These Present Troubles

Jesus is clearly a champion of the poor, hungry and needy. Yet when a woman pours a year’s salary worth of perfume on him, and the disciples criticize this move as being too extravagant (“That should have been sold and the money given the poor”), Jesus says this: “You will always have the poor among you, but you will not always have me.” (John 12:8)

Jesus isn’t being callous and uncaring about the poor. He’s being realistic. This world is always going to have problems. There will always be trouble. You’ll always have something that needs fixing. Don’t use that as an excuse not to worship God.

I have several issues that I’ve been presenting to God repeatedly for a couple years, basically crying and saying ‘fix it!’

But God hasn’t snapped his fingers and made all the issues go away. What I have come to realize is that if God solves my current problems, I’ll just end up having different ones.

He wants me to seek him, follow him, worship him where I am. Israel wasn’t told to worship God once they got to the promised land. They were called to do it in the desert, before they ever got their promised inheritance.

If, no - check that, WHEN we have problems; health, money, relationships, school, career - we can’t get to the attitude that once God makes it better, we’ll really do a better job of loving him and living for him.

Jesus said that it’s okay, not to ignore the poor or forget about them, but to prioritize them. God is more important that our present troubles. We can lavish our love and affections on him, even from a place of brokenness and imperfections. Heck, what could be better than genuine worship in the midst of situations that try to rob you of your passion?

Jesus even says in John 16:33 that we are going to have trouble in this world. But that we should take heart, be encouraged. Because he is greater, and it’s all going to be okay in the final analysis.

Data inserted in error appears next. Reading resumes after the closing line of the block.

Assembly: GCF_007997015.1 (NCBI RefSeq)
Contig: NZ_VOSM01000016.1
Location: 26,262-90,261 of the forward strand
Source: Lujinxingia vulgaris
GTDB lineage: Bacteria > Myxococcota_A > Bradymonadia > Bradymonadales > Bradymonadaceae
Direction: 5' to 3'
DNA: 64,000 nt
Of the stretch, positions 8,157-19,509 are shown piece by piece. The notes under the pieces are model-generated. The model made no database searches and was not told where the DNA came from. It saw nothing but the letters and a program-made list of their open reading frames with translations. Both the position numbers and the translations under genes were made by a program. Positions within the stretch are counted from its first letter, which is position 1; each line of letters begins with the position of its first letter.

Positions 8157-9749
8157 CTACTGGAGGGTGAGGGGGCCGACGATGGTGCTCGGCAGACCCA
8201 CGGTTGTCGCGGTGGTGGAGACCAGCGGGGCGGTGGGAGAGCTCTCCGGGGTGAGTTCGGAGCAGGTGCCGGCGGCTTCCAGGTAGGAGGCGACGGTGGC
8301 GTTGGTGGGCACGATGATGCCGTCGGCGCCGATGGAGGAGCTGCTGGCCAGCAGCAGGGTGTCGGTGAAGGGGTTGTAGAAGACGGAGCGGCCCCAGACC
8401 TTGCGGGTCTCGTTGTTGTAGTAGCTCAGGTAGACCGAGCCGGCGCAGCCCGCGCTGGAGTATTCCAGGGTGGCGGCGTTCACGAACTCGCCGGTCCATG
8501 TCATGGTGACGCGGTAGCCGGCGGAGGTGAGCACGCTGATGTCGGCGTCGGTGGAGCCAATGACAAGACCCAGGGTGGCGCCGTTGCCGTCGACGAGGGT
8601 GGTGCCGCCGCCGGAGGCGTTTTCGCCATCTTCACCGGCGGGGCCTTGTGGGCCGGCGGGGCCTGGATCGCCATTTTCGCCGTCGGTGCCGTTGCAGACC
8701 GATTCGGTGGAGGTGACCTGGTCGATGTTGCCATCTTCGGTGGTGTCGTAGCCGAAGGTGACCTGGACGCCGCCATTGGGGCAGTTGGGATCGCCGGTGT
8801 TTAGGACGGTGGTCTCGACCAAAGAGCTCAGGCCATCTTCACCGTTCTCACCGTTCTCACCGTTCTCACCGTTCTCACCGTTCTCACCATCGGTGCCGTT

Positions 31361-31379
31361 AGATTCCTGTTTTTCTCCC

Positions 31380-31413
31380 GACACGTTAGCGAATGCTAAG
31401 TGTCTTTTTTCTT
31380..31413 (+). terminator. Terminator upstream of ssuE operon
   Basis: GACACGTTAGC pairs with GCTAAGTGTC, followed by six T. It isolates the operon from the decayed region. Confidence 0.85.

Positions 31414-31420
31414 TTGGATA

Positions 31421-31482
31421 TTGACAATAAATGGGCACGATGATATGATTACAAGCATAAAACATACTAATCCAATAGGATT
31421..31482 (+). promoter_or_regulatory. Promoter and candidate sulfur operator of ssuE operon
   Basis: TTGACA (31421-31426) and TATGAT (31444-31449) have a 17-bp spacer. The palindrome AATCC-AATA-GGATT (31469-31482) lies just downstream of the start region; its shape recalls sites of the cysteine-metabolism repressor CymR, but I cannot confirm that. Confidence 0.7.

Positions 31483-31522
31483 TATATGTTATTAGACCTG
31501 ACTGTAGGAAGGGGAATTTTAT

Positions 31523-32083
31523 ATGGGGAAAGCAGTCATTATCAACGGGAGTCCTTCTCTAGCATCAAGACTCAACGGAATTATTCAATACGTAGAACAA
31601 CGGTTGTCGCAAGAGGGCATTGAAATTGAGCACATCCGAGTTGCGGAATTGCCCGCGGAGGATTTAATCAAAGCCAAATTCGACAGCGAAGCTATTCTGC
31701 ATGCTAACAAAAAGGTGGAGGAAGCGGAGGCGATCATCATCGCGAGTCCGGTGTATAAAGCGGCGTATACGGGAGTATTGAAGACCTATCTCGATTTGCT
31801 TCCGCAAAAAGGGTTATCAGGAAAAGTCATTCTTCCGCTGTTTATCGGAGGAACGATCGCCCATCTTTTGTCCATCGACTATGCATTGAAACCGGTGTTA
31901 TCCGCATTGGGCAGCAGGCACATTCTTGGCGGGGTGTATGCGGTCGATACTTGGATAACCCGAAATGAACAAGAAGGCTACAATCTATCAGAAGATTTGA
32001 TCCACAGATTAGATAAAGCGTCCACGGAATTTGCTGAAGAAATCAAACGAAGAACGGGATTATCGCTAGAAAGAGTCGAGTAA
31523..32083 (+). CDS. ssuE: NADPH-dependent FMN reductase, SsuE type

God cares for the poor, desperate and needy; and he wants us to care as well. But if we are going to help restore this world, we’ve got to keep our priorities straight.

We need not feel guilty about giving God the best of us.

What is the Right Way to Worship God?

In John 4, a woman asks Jesus where the right place to worship God is. Jesus, in his typical fashion, gives an answer that the woman isn't expecting.

He says, "God is spirit, and his worshipers must worship in spirit and in truth." (John 4:24)

Spirit and truth. I've thought about what this means. I understand that God is a spirit and I must worship him from my spirit, my soul...from within me. But what about truth? How do I worship God 'in truth'?

In that verse, truth is translated from the Greek word alētheia. It has the connotation of meaning ''in reality' or 'in fact'.

What I think Jesus is saying here is that we must worship God both in the spiritual reality where he exists and in the physical reality where we exist.

In our heart as well as with our hands.

From who we are and in what we do.

The issue, according to Jesus, isn't where you worship God, but how.

It's easy to get caught up in the mystical realities of a supernatural God, and I'm not going to say that's a bad thing. But I am going to say that we can't stop there.

I've heard many people express the desire for God to bring about 'More of you, less of me'. I understand the sentiment, but I'm not sure it's what God is after. God isn't trying to move us into oblivion as he takes over more and more. We're not just roadblocks in his way. He has called us to be full partners in his work and in his kingdom. He wants to fill us, not destroy us.